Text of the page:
Anteks has always showcased rustic decor. Now owner Jason Lenox is taking a stab at design, too


LODGE LOVE | Jason Lenox, above, turned his eye for Southwestern chic on a collection of silver-nickel accessories, including a cigar rest, below, and a curio box, bottom.

ARNOLD WAYNE JONES  | Life+Style Editor

The-Art-issue-2012-logoIn the 17 years that Jason Lenox has been running Anteks, his family’s 30-year-old business, the one rule has been this: “Provide people with uniquely American lifestyle furnishings.” One thing he does not call it is “Southwestern.”

“Our style is sophisticated rustic,” Lenox stresses — whatever that means.

And what that means at Anteks is a warming assortment of earth-toned furniture, trinkets, art and décor that has marked the shop for decades. From the animal-hide upholstery to the collection of antique American flags, Lenox has carved a recognizable niche for himself.

And carving seems to play a part in much of the work anyway: Rough-hewn woods and classic club chairs exude the comfortable masculinity of a mountain lodge.

It’s a style that Lenox — who lives with his longtime partner, Matt, in the Kessler Park area of Oak Cliff — has carefully cultivated, lending his hand to the look of many items on his showroom floor. Despite its name, Anteks is not full of antiques, but new, specialty items that meet Lenox’s standards. When he orders furniture from manufacturers, Lenox rarely takes products as-is; rather, he has them customize pieces to fit with Anteks’ aesthetic.

J.-Alexander-collection7 “All my designs start with me thinking, ‘What would someone want to buy or use that could be easily adapted’” to a variety of purposes, he says.

In recent weeks, though, he has expanded his hand as a designer, going so far as to manufacture his own line of home décor pieces available at Anteks.

“I have no background [in metal design], I just love collecting Native American works,” he says of his newfound interest. “I just saw [similar] stuff in a shop in Albuquerque and I thought, ‘I could do that.’”

The results are hand-tooled pieces shaped then stamped with a die. Individual dies are tweaked, adding gemstones or other details, so that most are unique.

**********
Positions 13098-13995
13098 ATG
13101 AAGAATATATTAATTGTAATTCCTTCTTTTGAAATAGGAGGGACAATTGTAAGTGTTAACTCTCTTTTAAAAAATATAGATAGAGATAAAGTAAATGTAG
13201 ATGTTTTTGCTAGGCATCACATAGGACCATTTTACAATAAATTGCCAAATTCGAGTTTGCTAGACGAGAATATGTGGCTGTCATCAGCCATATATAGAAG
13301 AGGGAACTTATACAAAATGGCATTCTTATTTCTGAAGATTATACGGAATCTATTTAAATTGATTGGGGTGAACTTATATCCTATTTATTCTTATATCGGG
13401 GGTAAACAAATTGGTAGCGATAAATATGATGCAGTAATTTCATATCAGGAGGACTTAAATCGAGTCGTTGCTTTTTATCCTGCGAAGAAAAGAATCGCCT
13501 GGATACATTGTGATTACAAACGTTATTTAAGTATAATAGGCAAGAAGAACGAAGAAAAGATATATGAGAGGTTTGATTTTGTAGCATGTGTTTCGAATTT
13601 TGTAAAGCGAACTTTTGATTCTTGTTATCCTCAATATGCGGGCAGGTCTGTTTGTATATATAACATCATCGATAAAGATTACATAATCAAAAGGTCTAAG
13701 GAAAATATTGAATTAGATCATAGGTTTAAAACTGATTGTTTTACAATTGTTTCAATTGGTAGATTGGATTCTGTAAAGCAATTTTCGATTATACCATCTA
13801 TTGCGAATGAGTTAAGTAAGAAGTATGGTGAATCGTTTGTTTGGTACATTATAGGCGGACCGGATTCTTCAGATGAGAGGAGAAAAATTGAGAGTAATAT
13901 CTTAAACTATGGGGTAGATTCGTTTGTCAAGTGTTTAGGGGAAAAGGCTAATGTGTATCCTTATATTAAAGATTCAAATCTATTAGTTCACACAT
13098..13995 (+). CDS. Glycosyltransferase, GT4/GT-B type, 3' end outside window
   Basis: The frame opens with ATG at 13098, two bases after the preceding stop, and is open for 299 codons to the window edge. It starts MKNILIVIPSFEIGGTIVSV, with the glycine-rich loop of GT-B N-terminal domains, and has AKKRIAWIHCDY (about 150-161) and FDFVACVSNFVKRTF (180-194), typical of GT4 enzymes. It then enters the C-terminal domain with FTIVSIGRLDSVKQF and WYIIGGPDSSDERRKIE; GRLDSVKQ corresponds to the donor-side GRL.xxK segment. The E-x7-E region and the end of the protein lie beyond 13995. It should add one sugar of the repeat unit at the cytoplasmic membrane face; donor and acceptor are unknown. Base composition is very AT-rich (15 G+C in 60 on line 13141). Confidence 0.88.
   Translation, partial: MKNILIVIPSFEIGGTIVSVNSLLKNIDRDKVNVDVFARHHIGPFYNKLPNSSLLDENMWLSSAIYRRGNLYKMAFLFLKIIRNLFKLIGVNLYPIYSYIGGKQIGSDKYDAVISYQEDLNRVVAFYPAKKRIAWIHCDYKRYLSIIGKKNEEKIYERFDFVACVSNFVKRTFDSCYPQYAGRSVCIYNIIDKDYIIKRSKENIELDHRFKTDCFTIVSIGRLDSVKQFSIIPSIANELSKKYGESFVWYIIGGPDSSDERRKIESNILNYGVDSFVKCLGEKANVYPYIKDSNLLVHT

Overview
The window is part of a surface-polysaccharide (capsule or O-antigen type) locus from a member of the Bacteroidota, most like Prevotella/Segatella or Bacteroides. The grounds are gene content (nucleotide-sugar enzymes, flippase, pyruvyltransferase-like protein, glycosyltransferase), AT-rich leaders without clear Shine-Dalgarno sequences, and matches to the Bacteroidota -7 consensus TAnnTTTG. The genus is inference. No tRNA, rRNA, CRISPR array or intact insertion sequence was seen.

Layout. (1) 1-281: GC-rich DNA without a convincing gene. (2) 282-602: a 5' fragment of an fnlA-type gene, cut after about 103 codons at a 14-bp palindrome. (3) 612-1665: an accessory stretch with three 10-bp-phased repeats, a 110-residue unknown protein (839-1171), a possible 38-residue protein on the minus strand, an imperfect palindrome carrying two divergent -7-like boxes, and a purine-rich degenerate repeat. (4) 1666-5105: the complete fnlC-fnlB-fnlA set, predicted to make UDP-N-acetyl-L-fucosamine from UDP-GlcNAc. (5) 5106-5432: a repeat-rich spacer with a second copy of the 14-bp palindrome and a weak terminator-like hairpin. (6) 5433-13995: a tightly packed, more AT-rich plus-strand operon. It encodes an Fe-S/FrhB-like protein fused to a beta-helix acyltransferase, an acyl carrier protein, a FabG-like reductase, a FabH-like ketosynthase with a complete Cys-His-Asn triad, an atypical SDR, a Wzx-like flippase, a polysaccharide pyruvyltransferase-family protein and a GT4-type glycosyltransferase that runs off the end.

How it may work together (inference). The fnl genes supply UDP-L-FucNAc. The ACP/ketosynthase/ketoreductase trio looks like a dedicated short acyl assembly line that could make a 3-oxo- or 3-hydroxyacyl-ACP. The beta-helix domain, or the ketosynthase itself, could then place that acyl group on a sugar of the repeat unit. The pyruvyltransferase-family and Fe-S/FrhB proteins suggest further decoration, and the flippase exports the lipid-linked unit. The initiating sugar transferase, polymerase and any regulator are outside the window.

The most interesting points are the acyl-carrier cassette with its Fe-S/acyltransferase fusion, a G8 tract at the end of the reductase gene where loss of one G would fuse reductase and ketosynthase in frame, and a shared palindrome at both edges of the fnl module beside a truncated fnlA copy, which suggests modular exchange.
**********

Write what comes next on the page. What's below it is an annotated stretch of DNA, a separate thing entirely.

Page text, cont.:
The line, made of a copper-nickel alloy that carries the look and weight of hammered silver, ranges from jewelry boxes to curio cases, picture frames to ashtrays and cigar rests — all the kinds of things Lenox himself likes to surround himself with.

Other retailers have already expressed an interest in the collection, which Lenox says will continue to grow, as new ideas come to him all the time. What it all amounts to is an engaging selection of the manliest of gifts, all with a careful sense of design.

Lenox rejects the idea, though, that the style belongs only in a ranch house next to a gun rack; despite the persistent appearance of antlers and fur, it’s a cozy shop — and it is a shop.

J.-Alexander-ashtray-Since moving from Lovers Lane to the Design District nearly four years ago, Lenox says one of the biggest challenges is reminding people that the area isn’t just for buyers, designers and corporate clients; there are many retail businesses along Dragon Street, Slocum Street, Hi

Line Drive and the other avenues that make up the region. “So many people don’t know you can just pop your head in here,” he says.

But that perception is changing. With the influx in recent years of dining options (Oak, Meddlesome Moth and most recently FT33 — see story on Page 19) and residential developments, in addition to the growth of many galleries, the area is slowly becoming its own destination. “There’s a lot to see here,” Lenox says. “[The Design District] is open to the public.”

Anteks Home Furnishings, 1135 Dragon St. 214-528-5567.

This article appeared in the Dallas Voice print edition November 23, 2012.